“End-to-end encryption is an essential security tool that helps protect our privacy and security online.” 1

End-to-end encryption (E2EE) is a phrase we hear more and more these days. It has become somewhat of a buzzword in communications, particularly with reference to our common messaging platforms. But what does it really mean and are our daily communications truly encrypted end-to-end?

With our rapid migration to the digital world, the security of our privacy and personal & business information is more important than ever. With the increasing number of cyber-attacks and data breaches, it is essential to take measures to protect our personal information. One such measure is end-to-end encryption (E2EE).

Simply put, as the title would have it, end-to-end encryption is a system of communication that encrypts data from one end of the communication to the other end. The data can only be decrypted by the intended recipient, not by any third-party service or intermediary. In other words, the only people who can access the data are the sender and the recipient.

But how does it work? The most common form of end-to-end encryption uses a method called Public & Private Key Infrastructure (PKI). PKI involves the use of two keys, a public key and a private key, for encryption and decryption of data. A user’s public key can be made available to anyone. It can then be used to encrypt messages that are sent to the owner of the corresponding private key. The private key, on the other hand, is kept secret and is used to decrypt messages that were encrypted with its corresponding public key. This can also be referred to as asymmetric encryption.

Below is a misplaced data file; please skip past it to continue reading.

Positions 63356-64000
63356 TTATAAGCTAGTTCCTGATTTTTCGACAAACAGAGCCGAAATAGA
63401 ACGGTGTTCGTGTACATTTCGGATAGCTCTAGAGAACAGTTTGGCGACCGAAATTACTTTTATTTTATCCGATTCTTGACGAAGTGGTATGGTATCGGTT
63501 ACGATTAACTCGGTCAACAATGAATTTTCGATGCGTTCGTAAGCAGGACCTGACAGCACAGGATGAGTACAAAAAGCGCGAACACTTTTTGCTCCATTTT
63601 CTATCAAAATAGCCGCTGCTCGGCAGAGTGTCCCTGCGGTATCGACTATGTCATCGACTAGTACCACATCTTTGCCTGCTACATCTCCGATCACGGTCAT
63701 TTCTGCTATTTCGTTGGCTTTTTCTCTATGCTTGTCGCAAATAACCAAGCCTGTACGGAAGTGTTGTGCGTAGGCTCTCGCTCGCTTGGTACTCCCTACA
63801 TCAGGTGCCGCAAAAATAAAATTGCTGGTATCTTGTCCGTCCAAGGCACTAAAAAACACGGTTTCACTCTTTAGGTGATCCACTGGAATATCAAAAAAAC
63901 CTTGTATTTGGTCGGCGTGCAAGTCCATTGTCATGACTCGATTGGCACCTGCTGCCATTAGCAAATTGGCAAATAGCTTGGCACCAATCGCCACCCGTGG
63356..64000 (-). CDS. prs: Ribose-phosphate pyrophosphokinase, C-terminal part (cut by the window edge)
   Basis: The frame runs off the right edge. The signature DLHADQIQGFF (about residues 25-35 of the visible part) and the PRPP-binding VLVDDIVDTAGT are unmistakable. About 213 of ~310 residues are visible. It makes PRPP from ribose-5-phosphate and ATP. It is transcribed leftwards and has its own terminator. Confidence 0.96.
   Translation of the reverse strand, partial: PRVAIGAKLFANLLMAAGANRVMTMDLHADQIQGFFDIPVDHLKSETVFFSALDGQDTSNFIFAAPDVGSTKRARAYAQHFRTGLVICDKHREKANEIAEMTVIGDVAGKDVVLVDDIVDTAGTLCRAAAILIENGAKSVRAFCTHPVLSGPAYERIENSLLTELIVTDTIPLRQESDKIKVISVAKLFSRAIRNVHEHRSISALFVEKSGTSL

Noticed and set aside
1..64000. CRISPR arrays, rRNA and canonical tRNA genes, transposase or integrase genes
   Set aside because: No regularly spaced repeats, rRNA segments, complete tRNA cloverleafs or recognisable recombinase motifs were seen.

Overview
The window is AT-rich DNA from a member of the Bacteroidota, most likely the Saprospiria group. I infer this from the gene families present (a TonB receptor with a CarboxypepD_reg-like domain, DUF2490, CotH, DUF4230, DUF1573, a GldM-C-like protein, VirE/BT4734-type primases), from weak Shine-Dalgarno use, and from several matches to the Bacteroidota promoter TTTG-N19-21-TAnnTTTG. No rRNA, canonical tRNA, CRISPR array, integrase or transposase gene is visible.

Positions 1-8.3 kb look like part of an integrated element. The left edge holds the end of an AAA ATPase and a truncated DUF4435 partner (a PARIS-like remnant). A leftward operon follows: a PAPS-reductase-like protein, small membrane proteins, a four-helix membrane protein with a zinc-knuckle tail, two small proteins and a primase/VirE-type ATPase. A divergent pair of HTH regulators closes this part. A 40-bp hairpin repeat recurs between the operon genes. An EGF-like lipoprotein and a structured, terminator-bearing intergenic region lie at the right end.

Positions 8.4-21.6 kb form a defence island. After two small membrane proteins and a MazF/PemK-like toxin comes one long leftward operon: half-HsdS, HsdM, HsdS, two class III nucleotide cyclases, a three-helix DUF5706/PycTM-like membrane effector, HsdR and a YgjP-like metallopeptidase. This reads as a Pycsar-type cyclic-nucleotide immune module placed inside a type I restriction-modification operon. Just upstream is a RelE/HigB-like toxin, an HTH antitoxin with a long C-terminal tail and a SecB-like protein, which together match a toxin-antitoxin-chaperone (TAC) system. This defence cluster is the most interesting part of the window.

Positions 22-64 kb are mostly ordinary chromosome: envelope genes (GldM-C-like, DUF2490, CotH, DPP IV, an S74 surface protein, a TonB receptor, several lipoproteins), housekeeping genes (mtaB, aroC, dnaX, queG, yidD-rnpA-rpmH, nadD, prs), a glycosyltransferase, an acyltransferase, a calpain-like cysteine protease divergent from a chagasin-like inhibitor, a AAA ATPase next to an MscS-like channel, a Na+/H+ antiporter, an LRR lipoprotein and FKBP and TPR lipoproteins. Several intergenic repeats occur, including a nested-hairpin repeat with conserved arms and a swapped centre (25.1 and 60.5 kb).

For example: Alice wants to mail a secret letter to Bob. To do this she will need to Bob’s mailbox address. One can think of Bob’s mailbox address as his public key – it can be found publicly, like in the telephone directory. She will then write his address (public key) on the envelope, so that it may reach it’s destination. The envelope is then sealed and mailed to the mailbox address. Bob is the only person with a key to his mailbox. This is Bob’s private key. Public and private keys always function in pairs, just like in the example: One mailbox. One key.


“End-to-end encryption is like having a locked room where you can keep your confidential information. No one else can access it, not even the service provider.” 2

In this analogy, the letter is like sensitive information being sent over the internet and the public and private keys work together to ensure that only the intended recipient can access and read the information. The public key ensures that anyone can send information securely (the address), while the private key ensures that only the intended recipient can access it. Thanks to Public & Private Key Infrastructure (PKI) we have End-to-End Encryption (E2EE).

E2EE is used in various applications, such as messaging services, email, and online storage. It should be noted that, even though many everyday messaging platforms and apps claim to be end-to-end, purists would disagree3, owing to the fact that a copy of the communication is still stored on the service provider’s platform. True end-to-end means a single version of the correspondence exists, solely between the sender and the recipient. It works by using a unique key for each conversation, which is stored on the devices of the sender and the recipient. When a message is sent, it is encrypted using this key and can only be decrypted using the same key. This ensures that no one else can access the information, even if the data is intercepted during transit. In digital world with frequent security vulnerabilities, end-to-end encryption provides peace of mind, knowing that your communications are protected from prying eyes.

[1] https://www.amnesty.org/en/what-we-do/end-to-end-encryption/
[2] https://www.eff.org/pages/end-to-end-encryption
[3] https://theintercept.com/2016/04/05/why-whatsapps-encryption-is-not-end-to-end/